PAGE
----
In addition to these stimulating occasions there are other awe-inspiring must see venues that’ll fill the thirst of your nature-loving eye and give solace to your soul with its miscellany. Room on the sun kissed beaches while leaving behind your footprints on the sandy banks of San Diego let the costal breeze brush through your hair though the mild dry desert air whisper lovely unwritten melodies to you. Feel one with water; let the blue green pure water wash your lethargy away.

Sea world.

Yap! It’s time to get wet. Get drenched in water with the “soak zone” at the stunning show at sea world. Sea world alone is enough exciting attractions for the San Diego visit. It’s worth coming to this place to be transfixed by these magnificent sea-animals entertainment. You got to come early not to miss anything, as there are long lines at this place. Plus there is show timing that of course you would hate to miss and it is only repeated twice daily. Shamu the sensational gray killer whale displays the masterpiece. The tricks played by Shamu are so graceful and absorbing that by the end of the show you’ll for sure fell in love with this magnificent creature of sea. Shamu-son of sea loves to splash water on audience as a souvenir to them from him on their visit to sea world. Seeing the popularity of Shamu, Shamu the killer whale has become an unofficial symbol of the city.

You can fulfill your dream of touching a dolphin. Who can resist loving such an adorable creature? Speculate a high-energy dolphin show with state of the art special effects. You can feed them or see others feeding them. Its main lead character the star dolly decorates the dolphin show. She stands like queen amongst other fellow dolphins. Furthermore penguins, the sea otters and seals also exhibit beguiling shows. You can have your marine life choreographed with all these special animals. A unique show of land’s pets going to water and showing tricks for water is also very thrilling. If you want to have tiny winy break from seeing shows the haunted house can give you a pause tied with thrill. Furthermore you can also watch penguins, seals, dolphins, sea otters and ferocious sharks swimming through the clear blue water. Food at Sea world works like a catalyst for your tour, any meal you get is superb in its quality.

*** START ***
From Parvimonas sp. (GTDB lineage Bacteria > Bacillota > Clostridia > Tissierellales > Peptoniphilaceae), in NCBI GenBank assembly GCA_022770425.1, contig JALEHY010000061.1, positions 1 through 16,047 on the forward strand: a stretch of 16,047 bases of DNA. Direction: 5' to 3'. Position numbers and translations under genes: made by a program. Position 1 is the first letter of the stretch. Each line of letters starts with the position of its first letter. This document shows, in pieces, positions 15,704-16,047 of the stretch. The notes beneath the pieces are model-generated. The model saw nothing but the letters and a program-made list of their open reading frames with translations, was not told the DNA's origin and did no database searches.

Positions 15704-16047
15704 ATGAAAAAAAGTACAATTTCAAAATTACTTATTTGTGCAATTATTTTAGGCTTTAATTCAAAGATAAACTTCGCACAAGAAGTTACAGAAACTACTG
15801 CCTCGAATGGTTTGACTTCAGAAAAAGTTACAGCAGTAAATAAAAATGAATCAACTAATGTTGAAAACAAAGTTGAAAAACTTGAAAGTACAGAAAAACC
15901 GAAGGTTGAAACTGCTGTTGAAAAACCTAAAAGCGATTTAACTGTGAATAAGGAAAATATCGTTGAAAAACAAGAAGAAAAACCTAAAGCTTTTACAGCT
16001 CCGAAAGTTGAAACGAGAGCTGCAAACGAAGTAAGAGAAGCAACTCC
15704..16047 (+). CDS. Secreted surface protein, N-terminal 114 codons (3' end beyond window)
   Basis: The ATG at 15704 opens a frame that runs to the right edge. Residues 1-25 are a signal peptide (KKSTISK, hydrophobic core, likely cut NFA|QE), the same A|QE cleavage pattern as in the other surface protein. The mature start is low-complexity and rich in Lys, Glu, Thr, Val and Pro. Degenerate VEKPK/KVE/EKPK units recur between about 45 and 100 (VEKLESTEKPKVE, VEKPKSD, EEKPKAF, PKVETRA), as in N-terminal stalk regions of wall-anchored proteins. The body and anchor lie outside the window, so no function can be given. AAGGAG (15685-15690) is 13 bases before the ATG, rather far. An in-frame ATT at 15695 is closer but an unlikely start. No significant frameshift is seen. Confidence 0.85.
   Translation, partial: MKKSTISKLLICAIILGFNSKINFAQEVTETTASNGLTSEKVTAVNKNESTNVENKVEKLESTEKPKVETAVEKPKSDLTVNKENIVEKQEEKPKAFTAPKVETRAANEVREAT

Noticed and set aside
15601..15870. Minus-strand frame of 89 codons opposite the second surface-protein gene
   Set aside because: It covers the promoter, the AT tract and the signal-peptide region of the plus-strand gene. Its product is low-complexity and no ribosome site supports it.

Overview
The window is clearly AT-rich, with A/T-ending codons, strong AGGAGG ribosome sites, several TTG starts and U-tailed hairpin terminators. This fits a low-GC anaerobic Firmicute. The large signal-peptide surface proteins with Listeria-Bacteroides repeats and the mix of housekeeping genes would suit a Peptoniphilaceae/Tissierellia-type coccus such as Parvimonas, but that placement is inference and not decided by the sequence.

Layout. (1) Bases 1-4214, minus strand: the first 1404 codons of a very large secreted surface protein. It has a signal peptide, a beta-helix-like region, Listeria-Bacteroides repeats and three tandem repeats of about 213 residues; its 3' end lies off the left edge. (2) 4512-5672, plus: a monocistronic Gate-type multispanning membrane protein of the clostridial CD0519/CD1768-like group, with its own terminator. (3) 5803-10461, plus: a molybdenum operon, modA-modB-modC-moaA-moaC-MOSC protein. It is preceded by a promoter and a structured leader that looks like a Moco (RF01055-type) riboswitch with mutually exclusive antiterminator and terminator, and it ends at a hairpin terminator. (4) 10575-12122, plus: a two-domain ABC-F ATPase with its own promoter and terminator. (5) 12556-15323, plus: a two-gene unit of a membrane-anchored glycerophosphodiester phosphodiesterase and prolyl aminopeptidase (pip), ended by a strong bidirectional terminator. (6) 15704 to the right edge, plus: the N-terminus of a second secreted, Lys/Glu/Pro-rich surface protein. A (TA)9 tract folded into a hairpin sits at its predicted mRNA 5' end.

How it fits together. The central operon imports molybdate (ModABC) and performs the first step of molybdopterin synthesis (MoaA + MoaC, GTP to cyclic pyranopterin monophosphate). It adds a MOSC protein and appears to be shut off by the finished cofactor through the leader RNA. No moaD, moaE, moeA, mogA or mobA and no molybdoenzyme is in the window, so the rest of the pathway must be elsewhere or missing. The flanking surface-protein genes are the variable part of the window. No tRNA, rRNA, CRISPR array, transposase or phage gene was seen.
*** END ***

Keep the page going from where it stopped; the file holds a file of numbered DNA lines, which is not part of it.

Wild Arctic though a newer attraction at Sea World but equals in amusing visitors reviving the tradition of Sea world, it provides you a glance into life under the northern seas and ice flows. The main feature of this part is that it portrays the glacier image in full spirit; you can actually smell of ice and snow and icicle drip under the canopies, which is not less than a blessing in the scorching heat of summer. Another secret to Wild Arctic’s admiration is white beluga whale in the tank at underwater viewing area. Anyways I can safely says including all the wonders San Diego’s Sea world remains the kingdom of Shamu, this is a must visit place at least once in life. There are also “Cinderella carriages” available that’ll take you to a fairyland and seal your vision with charming sea view tour along the harbor. A water ski display will add in the variety of entertainment Sea world offers. The last but of course not the least the night firework show will leave breathless with its stupendous glory.

Contemporary art museum.